Bob could often be found working at the Buffalo Dancer, a Southwestern Indian and other jewelry, art, etc. shop on the plaza in Taos. It seemed he managed it with his close friend and owner Duane Hopper who founded it 1972. In recent years when I've seen Bob, he was living in a trailer on Duane's property. We'd talk and smoke a little pot, go to the main house to talk some more and say hi to Duane. Bob always treasured his memories of Tassajara and Suzuki and would bring out memorabilia from that time.
Bob had a long relationship with Duane's brother Dennis. He talked about driving to Mexico and back at high speeds to buy art and other wild times. Dennis could be crazy wild, Duane and Bob, soft-spoken and calm. Dennis could also be abusive if he was drinking. I'd seen that at a party at Maggie Kress's. He told Bob and me to come hang out with him and I said I'd do it right after he woke up so we woke him up at ten in the morning. He reached for a beer and opened it while still in bed. We took a walk in the woods and it was quite nice but later after more drinks he got abusive again, this time with Duane . I told Bob years later that I still felt bad about just sitting and doing nothing when he got that way a few times I was there. Bob said it wouldn't have helped. He said that it would just make things worse. He said that Dennis had even more than once gotten drunk and taunted the Hispanic cops in town till they'd come after him and that he'd drive like a maniac to the Mable Dodge House in the Taos Pueblo where they couldn't follow him - and if they caught him before he got in the car he'd keep yelling degrading things at them till they beat him up. But Bob and Maggie and Duane and lots of folks loved Dennis and said he could be the sweetest, most sensitive person, a recognized expert on art, especially modern art. Bob said he gave everyone the opportunity to be forgiving.
Bob was ordained by Kobun Chino and his home in Arroyo Seco above Taos became the groups’ temple, Hokoji. I went there for zazen as recently as 2013. Bob gave Kobun a great deal of financial support through the years even though he didn’t have a lot to spare.
Steve Jobs had been sitting at the Los Altos zendo and had taken on Kobun as a teacher. He gave Kobun a place to live on his estate. Kobun brought him to Tassajara one day (I don't think Jobs ever practiced there at all as it says in his bio). Kobun performed a marriage ceremony for Jobs and his fiancÚ. Bob said he once called Steve Jobs asking for some financial help for Kobun and that Jobs said he’d only give Kobun money if he came back to live there. Bob asked Kobun why hadn’t he ever asked Jobs for money and he said it had never occurred to him.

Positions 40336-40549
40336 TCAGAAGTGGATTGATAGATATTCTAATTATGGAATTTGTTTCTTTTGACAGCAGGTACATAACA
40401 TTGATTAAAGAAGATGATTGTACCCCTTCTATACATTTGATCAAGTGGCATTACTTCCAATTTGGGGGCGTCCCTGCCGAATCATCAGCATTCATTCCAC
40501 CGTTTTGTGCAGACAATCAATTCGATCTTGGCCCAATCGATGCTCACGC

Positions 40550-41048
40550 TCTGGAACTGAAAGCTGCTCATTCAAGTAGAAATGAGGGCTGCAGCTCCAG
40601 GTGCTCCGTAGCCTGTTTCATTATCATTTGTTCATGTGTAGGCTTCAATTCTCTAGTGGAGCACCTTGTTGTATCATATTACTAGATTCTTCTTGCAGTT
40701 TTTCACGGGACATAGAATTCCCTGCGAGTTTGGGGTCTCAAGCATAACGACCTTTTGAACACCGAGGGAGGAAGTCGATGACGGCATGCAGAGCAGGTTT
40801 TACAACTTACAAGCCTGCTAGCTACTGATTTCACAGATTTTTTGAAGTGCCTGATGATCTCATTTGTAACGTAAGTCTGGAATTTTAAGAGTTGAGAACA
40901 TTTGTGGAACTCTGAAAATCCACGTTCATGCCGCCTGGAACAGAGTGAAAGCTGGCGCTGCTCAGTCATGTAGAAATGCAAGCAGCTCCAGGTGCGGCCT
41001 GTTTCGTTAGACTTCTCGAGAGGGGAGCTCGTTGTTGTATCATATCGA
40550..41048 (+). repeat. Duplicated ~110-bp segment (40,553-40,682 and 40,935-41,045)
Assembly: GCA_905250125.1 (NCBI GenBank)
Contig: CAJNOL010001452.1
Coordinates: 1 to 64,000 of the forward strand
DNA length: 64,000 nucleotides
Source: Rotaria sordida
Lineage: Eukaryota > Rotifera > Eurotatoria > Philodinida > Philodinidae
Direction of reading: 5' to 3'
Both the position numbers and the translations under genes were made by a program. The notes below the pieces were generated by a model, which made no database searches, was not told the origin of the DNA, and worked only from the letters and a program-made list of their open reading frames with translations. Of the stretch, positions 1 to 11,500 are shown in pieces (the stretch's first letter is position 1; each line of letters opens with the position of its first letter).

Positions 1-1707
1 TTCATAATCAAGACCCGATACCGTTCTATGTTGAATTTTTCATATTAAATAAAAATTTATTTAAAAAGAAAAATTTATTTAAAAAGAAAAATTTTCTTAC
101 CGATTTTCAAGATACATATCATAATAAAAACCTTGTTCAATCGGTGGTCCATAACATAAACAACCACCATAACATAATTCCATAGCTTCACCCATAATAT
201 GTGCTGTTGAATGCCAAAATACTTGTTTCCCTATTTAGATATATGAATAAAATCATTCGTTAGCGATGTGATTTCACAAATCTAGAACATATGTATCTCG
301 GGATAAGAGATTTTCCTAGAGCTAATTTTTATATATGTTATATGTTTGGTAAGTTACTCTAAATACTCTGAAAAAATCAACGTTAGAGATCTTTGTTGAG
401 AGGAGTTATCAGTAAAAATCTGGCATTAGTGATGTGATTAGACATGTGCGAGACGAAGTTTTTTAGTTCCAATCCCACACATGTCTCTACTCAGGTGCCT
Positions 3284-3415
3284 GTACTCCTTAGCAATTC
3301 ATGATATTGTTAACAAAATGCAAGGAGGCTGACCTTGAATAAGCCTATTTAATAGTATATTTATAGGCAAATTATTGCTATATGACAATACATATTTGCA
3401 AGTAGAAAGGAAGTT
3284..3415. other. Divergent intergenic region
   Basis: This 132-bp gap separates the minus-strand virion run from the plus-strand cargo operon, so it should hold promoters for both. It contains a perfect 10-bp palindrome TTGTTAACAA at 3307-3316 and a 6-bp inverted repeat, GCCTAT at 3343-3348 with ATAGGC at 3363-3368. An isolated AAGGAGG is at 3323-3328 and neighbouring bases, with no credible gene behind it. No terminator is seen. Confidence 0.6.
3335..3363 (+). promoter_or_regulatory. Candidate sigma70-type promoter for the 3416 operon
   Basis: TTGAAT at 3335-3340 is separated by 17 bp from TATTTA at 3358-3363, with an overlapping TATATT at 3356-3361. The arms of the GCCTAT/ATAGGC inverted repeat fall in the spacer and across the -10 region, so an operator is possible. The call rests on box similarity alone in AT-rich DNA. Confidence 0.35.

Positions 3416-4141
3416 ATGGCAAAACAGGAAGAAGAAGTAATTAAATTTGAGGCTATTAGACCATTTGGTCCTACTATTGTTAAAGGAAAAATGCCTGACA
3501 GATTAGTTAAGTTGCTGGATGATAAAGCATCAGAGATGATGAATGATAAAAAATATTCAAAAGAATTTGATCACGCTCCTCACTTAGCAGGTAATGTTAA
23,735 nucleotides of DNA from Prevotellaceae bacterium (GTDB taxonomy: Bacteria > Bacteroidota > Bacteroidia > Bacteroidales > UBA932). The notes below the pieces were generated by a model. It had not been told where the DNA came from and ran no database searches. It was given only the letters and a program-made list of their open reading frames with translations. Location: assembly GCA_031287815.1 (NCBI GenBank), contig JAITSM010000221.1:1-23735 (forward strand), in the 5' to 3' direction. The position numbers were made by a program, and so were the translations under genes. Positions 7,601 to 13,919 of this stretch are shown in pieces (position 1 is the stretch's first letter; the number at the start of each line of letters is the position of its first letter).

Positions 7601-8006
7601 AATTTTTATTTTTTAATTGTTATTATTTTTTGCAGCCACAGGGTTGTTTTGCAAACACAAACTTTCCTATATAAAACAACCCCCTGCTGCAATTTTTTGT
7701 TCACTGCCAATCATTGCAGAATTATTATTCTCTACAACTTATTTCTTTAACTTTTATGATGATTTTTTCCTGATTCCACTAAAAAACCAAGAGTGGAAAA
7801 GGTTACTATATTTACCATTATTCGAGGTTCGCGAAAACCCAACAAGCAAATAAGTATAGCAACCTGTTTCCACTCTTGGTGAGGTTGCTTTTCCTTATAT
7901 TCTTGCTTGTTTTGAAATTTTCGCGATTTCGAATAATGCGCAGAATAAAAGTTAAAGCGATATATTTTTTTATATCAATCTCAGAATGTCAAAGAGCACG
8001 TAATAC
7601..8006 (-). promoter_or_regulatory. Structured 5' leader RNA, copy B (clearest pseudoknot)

Bob, Kobun, and I walked to the site for a home for Kobun in the pine woods beyond the Arroyo Seco zendo. I wonder if it ever got beyond the foundation we admired. Bob told me, "Kobun gave everyone the medicine they required - it was person specific. You had to be careful not to take another person’s. The teaching for me was to hang with Kobun and Suzuki."
Bob had a fall earlier in the year and seemed to be declining some. During treatment it was discovered that he had liver cancer. He was still up and about well into November. He died at 3pm on the 8th of December, Buddha's enlightenment day in our tradition, surrounded by friends. Fifteen minutes before he died, Vanja Palmers and Bob's mate of many years Sandy recited the Maka Hanny Haramita Sutra. Duane was there and his son Dylan, other close friends, and the family dog. In the evening there was a service at Hokoji dedicated to Bob, the co-founder.
Bob was always giving too, a gentle soul, wise and kind. Last contact we had was in October of this year when he had that Suzuki calligraphy scanned by a friend and sent to me. We had some good back and forth but not a word of complaint from him. He didn't like a big deal made of himself. The present priest at Hokoji said that Bob wanted to die well and he did. Darn. Can't visit him anymore. Thanks Bob.